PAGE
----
“Over the rest of my time in Miami, Martha had me over to her house that she shared with her partner. She offered me no-nonsense advice when asked, but mostly listened. In addition to taking care of me, Martha talked about and, shortly thereafter, actually started an organization, the YES Institute in Miami (yesinstitute.org) to prevent suicide and ensure the healthy development of LGBT youth. The group is flourishing and has become a model for other similar groups around the country.”
Jeremy Taylor, president of Philly Black Pride, also found guidance from a friend and mentor. He acknowledged Bishop Yvette Flunder, an openly gay pastor in San Francisco, as his role model.
“She came from a Christian church background that didn’t accept her. This in turn caused her not to accept herself. Many years later, after some self-counsel, she found that there was a better path to live by, and she still maintains her belief system.”
He explained her influence further: “At one point in my life, I was looking at that issue as well. Bishop Flunder taught me that no matter how staunch your upbringing was, the best thing in this consciousness to do is to ‘live in your truth,’ which is why I felt so compelled to come out. I owe my liberated living to her.”
For Tracy Buchholz, operations coordinator of Equality Forum, her role model was a leader on a more local level — former PGN Person of the Year Tami Sortman. Buchholz met Sortman when she was on the board of Sapphire Fund. “I pitched an idea to the board about a women’s dance benefit [Emerge], and Tami came on board to volunteer and oversee marketing.”
Buchholz praised Sortman for being “a strong, creative and brilliant leader,” and fondly remembers Sortman convincing a room full of women to get completely naked and pose for an Emerge palm card photo shoot.
But what she most admires about Sortman is how “she always guided me — offering encouraging advice. But she also gave me the room to make mistakes and learn from them. I’ve known her for 10 years, and I’m still learning from her. I hope to make her proud!”
Bob Szwajkos, board member of Team Philadelphia, selected an athlete for his role model.
“Throughout my years participating in sports, I had no awareness of any ‘gay’ athletes. To the contrary, living an open gay life was not an option. All that changed in 2006 when I decided to attend the Gay Games in Chicago and participate in the marathon. Researching the history of the Gay Games I became inspired by Tom Waddell, one of the founders. His motto was, ‘Doing one’s personal best should be the paramount goal in any athletic endeavor.’
“Tom, like me, had participated in gymnastics and track and field. He brought the dream of participating in Olympic-style competition to the gay community and me. Seeking to share one of the most inspiring experiences of my life, I became active with Team Philadelphia, which organized local athletes to attend the 2010 Games in Köln, Germany. That event has been a springboard for Philadelphia’s LGBT sports’ success in expanding by hundreds of new athletes and joint efforts locally and with other regional teams and national organizations. When I attend the IX Gay Games, running the marathon, I will be sharing Tom Waddell’s dream with LGBT athletes from the world: doing our best in athletics.”
However, some folks have struggled to find role models in their lives. Amanda J. Dean, a bisexual artist and nonprofit professional, grew up in a caring but conservative household in the New Jersey suburbs.
“I learned at a young age that girls ‘being’ with girls was wrong, and that confident, straight woman who openly expressed their enjoyment of their sex lives was ‘improper.’”
Dean remembers seeing k.d. lang’s “Constant Craving” music video and being “fascinated and bewildered at the same time. I didn’t understand quite what she was, but what she was stuck with me.”
“When it comes to people I look up to, I think it is two-fold: the ordinary people that live normally in your community but don’t hide who they are, and the more well-known people like Ellen, who just amazes me. When my teenage sister comments on how much she loves Ellen, I think, Wow! Ellen is who she is: a great person, and a great ‘lesbian’ person.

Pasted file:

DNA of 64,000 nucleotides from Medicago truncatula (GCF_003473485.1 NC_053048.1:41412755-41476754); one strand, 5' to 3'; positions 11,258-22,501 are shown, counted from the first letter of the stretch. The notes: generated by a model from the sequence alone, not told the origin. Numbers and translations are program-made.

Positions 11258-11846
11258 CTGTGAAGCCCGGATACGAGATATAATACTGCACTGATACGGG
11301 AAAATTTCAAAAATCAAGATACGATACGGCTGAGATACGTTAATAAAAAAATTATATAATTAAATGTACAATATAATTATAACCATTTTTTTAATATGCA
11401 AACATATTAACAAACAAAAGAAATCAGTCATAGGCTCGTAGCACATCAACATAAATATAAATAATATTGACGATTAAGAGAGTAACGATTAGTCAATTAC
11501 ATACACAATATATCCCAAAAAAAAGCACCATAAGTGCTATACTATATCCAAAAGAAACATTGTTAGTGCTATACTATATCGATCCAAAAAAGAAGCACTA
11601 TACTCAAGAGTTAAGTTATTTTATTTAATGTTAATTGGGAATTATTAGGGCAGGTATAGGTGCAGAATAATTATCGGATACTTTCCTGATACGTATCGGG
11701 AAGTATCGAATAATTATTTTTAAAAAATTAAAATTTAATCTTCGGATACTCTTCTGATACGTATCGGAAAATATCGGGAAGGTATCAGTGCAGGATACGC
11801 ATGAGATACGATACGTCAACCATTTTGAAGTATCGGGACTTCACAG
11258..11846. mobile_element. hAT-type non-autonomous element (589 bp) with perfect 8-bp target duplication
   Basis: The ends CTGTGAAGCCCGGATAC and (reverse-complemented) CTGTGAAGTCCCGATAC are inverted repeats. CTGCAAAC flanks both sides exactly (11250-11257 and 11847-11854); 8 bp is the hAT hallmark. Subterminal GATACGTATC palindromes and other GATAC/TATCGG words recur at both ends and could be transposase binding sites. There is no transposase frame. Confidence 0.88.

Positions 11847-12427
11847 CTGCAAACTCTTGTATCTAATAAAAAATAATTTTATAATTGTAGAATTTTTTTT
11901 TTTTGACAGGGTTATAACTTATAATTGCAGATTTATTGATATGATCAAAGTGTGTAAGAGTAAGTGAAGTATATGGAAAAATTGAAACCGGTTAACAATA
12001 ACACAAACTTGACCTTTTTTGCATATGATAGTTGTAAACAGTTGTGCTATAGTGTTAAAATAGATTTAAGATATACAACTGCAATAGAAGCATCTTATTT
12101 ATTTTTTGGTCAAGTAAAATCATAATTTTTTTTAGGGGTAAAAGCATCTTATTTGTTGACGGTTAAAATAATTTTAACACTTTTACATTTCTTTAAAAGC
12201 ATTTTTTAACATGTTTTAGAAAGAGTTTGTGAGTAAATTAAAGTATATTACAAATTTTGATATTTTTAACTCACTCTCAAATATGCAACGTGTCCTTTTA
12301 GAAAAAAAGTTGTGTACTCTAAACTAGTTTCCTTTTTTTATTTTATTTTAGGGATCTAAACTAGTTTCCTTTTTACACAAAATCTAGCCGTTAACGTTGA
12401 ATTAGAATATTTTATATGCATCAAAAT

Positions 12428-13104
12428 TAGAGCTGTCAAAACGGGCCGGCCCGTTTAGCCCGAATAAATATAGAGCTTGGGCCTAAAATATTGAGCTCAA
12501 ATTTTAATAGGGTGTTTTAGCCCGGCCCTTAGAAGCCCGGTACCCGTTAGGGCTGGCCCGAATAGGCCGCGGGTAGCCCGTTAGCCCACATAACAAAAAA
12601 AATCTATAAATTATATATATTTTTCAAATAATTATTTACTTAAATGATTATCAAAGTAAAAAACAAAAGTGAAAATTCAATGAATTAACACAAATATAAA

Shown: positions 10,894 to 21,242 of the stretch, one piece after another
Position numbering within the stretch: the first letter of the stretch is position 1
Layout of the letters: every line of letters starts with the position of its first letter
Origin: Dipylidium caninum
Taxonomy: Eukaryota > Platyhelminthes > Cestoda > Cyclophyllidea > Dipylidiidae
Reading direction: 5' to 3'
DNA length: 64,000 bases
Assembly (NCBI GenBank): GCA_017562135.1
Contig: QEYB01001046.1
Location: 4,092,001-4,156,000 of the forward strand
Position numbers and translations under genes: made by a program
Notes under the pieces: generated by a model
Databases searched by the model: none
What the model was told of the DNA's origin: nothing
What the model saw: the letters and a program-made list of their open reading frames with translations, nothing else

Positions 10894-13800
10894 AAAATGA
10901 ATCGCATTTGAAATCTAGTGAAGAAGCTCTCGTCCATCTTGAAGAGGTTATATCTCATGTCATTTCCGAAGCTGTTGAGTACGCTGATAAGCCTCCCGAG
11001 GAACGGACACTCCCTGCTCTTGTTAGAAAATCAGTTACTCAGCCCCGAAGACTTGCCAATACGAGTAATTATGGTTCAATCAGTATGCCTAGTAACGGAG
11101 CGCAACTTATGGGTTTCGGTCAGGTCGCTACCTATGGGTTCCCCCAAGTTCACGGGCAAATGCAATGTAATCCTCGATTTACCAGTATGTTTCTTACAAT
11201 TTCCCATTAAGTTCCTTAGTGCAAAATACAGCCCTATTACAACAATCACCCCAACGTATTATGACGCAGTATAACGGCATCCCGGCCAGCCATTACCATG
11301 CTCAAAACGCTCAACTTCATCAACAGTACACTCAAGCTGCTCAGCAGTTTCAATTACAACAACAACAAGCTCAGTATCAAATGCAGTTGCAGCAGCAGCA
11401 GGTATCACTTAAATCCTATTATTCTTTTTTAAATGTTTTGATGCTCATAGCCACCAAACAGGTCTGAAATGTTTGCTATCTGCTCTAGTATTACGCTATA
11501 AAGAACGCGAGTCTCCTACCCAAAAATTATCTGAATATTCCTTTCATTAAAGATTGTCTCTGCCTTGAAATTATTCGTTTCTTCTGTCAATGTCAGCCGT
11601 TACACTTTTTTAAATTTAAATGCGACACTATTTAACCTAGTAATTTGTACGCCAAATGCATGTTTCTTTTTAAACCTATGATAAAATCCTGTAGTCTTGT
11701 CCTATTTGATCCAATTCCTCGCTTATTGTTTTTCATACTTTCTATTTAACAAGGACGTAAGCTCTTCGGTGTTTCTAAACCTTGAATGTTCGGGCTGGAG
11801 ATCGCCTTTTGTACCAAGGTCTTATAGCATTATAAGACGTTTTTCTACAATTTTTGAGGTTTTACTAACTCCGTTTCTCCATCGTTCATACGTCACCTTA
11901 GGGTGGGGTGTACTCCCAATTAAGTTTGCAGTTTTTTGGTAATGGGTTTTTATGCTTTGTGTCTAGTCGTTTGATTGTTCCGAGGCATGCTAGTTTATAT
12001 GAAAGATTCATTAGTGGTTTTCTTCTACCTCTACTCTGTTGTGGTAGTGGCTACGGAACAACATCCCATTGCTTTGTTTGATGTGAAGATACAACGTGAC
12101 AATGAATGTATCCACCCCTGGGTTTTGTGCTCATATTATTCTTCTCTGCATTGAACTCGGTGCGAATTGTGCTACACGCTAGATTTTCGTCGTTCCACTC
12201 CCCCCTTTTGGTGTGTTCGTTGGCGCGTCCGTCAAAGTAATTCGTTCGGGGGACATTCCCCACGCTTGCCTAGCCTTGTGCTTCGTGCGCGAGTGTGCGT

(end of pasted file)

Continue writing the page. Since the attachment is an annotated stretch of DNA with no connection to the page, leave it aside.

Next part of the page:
“Role models need to start at home — teaching acceptance and openness, rethinking how we build confidence in children without demeaning them if they are more effeminate or masculine than they are ‘supposed’ to be,” said Dean.
Temple University student Josh Hoagland has a similar outlook on role models. “It’s hard for me to think of a singular LGBT role model for myself to look up to. The ones that I respect most are those that are able to take their sexuality and turn the stereotype of being a part of the LGBT community on its head. It’s not people on a TV screen: It’s those individuals that can be a role model with or without their sexuality.
“I grew up in a very religious South Jersey family,” Hoagland added. “I undeniably knew that I was gay, but being an athlete and college-minded, I felt left out on my own; I didn’t seem to ‘fit’ with any one group and I had no access to LGBT examples that followed the path that I had set for my life. It wasn’t until moving to Philadelphia, being on my own and coming out on my terms, that I was able to really find likeminded LGBT examples.
“My role models — and the example that I hope to be for those that come after me — are those individuals who show you can be gay and you can be a normal and successful member of society. My heart overflows at the sight of elderly lesbians and gay men that have spent their lives together despite the certain admonishment they had received. I never had a gay mentor to tell me what to expect from life, from school, from family, from success; I had to figure it out on my own and make a lot of mistakes along the way. I’m still figuring it out, but I would want to be that in the future, and those that are currently doing that have my utmost respect.”
In contrast, Michael McGonigle, film lecturer at the Philadelphia Museum of Art, does look to TV images, and chose Neil Patrick Harris as his role model. “He has turned [his sexuality] all into a delightful joke on American society. Not only does he steal every award show he’s asked to perform in as only a gay man can, but he totally eviscerates straight-guy stereotypes in ‘How I Met Your Mother’ and his cameos in the ‘Harold & Kumar’ films where he plays a relentlessly obnoxious heterosexual horn-dog. When I think of all the straight actors I’ve seen do a limp wrist or speak with a lisp to mimic being gay, this is actually a satisfying revenge.”